iPhone and iPad

Buying or Selling a Used iPhone or iPad Running iOS 7? Read This First!

Tim Brookes 20-09-2013

It’s no secret that iOS is a secure operating system The Dangers of iPhone Spyware Spying on an iPhone? Reckon spyware is installed on your iPhone? Here's what you need to know about spyware and jailbreak. Read More , but Apple’s latest firmware update adds yet another level of protection for consumers. The popular Find My iPhone Find Your Lost Or Stolen iPhone, iPad Or iPod Touch with Find My iPhone Read More (also known as Find My iPad) service is getting an update, and one that can turn your device into an expensive brick in the wrong hands.


While this has widely been viewed as a very good thing, users purchasing a used iPhone running iOS 7 now face another concern: purchasing a device they can never use. Here’s how Apple’s new activation lock works, and what to look for when buying or selling an iOS 7 device.

What Is Activation Lock?

Find My iPhone was introduced when Apple unveiled iCloud along with iOS 5. The feature got off to a flying start, allowing users to track and send messages to their device from the web-based iCloud control panel or iOS apps, and in serious situations a remote-wipe could be initiated. Our own author James Bruce took the feature for a spin when he successfully used it to recover his wife’s stolen phone How to Track and Locate Your iPhone Using Location Services You can track your iPhone and share or find its location using the iPhone Location Services feature. We show you how. Read More  a while back.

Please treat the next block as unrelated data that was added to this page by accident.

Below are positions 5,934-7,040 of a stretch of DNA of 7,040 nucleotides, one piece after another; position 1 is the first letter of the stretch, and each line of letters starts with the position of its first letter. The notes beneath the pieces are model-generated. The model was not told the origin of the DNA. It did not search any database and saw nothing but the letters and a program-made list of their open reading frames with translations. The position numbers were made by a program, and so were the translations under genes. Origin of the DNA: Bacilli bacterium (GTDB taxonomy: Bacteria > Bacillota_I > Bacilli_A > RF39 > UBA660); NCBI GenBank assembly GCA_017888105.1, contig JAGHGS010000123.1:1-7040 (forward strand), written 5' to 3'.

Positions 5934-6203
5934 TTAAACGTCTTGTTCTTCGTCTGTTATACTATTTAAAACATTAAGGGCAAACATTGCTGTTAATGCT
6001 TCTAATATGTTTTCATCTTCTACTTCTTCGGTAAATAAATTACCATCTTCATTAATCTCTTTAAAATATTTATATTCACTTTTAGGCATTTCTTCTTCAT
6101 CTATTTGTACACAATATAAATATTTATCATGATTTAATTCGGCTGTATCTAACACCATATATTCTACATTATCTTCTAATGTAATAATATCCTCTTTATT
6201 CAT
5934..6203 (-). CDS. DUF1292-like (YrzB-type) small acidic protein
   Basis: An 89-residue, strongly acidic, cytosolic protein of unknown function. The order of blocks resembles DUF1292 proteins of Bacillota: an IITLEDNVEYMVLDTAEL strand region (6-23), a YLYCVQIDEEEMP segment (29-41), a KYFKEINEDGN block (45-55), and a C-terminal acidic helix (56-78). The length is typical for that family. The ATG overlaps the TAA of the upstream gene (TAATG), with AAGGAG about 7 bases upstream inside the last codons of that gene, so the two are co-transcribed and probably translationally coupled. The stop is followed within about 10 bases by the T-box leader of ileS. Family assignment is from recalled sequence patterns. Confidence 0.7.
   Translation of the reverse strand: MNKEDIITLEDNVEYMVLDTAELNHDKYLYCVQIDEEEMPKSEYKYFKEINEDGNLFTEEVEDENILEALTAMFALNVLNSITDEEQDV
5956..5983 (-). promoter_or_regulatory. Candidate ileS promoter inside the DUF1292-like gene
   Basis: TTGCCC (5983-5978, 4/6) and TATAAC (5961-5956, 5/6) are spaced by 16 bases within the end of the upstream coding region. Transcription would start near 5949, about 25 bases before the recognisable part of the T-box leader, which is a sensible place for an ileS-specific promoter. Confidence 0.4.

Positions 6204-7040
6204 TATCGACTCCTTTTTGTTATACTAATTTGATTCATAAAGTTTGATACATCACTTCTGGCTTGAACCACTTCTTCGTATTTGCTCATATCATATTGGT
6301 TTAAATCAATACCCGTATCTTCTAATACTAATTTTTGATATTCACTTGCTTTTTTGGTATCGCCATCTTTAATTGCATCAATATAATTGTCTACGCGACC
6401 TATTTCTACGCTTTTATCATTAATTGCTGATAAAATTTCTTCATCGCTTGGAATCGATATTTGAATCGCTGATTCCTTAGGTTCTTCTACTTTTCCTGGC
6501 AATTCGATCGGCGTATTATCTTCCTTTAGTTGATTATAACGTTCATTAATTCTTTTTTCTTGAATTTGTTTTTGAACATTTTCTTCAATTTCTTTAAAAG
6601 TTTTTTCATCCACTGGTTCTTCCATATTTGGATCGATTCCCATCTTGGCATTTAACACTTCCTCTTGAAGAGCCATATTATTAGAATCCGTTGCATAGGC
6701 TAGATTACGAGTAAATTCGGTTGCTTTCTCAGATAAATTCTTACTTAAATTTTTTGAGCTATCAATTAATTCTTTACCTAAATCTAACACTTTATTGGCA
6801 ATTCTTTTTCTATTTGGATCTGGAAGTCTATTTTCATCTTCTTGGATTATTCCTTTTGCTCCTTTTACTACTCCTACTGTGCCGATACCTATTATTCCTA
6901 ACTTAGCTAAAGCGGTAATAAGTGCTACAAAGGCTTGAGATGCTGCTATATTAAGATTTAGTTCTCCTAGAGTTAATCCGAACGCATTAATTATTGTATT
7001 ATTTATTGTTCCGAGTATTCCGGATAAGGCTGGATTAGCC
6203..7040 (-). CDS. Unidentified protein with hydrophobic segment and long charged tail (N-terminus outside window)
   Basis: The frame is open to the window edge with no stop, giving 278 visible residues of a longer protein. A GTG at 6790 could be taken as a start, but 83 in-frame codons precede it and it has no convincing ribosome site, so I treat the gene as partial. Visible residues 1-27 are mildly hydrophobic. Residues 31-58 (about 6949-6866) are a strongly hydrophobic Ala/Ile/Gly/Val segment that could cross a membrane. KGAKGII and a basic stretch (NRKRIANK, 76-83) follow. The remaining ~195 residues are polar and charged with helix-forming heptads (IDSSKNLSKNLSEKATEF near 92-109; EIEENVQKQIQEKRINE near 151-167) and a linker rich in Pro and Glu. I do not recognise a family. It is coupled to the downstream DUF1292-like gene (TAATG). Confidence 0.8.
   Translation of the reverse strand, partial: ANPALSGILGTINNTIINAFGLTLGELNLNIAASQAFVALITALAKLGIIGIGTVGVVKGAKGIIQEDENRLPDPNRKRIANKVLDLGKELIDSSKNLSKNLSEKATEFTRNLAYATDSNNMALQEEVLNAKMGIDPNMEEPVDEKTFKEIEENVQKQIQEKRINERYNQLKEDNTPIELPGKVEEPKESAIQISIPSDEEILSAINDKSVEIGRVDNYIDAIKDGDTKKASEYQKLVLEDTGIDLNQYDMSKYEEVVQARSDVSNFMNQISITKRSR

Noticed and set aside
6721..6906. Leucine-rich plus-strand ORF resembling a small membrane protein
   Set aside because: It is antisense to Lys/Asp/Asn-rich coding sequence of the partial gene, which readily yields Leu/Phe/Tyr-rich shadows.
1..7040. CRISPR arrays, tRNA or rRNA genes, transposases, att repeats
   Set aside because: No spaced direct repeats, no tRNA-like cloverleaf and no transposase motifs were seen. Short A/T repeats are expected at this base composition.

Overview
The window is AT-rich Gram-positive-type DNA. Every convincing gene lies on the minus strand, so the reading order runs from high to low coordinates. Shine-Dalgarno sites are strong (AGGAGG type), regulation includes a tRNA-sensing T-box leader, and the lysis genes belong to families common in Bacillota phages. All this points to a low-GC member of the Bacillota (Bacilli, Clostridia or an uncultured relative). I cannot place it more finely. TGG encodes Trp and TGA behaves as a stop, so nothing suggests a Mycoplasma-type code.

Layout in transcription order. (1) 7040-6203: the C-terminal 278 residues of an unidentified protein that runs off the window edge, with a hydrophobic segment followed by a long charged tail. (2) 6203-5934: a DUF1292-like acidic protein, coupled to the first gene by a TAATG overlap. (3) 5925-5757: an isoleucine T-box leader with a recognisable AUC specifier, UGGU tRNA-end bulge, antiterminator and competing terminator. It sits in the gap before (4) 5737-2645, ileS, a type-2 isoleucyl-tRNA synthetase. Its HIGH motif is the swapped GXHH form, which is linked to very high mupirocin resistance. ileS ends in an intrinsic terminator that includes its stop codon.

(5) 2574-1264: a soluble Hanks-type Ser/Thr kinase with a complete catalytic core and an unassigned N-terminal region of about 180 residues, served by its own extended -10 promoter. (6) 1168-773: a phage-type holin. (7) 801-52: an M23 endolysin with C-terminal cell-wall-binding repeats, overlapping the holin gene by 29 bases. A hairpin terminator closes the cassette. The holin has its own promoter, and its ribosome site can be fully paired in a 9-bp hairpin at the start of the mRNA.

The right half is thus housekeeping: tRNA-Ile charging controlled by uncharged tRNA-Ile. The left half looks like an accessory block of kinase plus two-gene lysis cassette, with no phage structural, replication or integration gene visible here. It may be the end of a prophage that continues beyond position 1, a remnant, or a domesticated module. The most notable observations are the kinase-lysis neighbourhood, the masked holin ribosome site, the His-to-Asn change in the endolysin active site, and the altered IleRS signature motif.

Unfortunately, the feature requires an active Internet connection in order to work, which means an in-range mobile data connection or recognised Wi-Fi network. Once your phone goes “off the grid”, the thief could plug it into a Mac or PC, restore using iTunes and begin using it again as if it were new. This would remove any trace of you as the phone’s owner, and thus render Find My iPhone useless.

This all changes with a new feature called activation lock, which prevents your phone or tablet from being tampered with while the Find My iPhone feature is enabled. Disabling the feature requires authentication in the form of a password, and once the rightful owner has noticed their iPhone is missing they can trigger Lost Mode from iCloud.com to display a custom message like this, indefinitely:



Even if you lose your device and it has no Internet connection, a thief cannot (in theory) restore the firmware within iTunes without seeing this message:

Buying or Selling a Used iPhone or iPad Running iOS 7? Read This First! restore iphone lock

Assuming the thief is a little smarter than your average “gimme your wallet and phone” punks that patrol your local mean streets, they may try to put the iPhone into DFU mode and restore using this method. Well, they’ll be out of luck when the phone finally reboots when they see this screen (which also works if you initiate a remote wipe):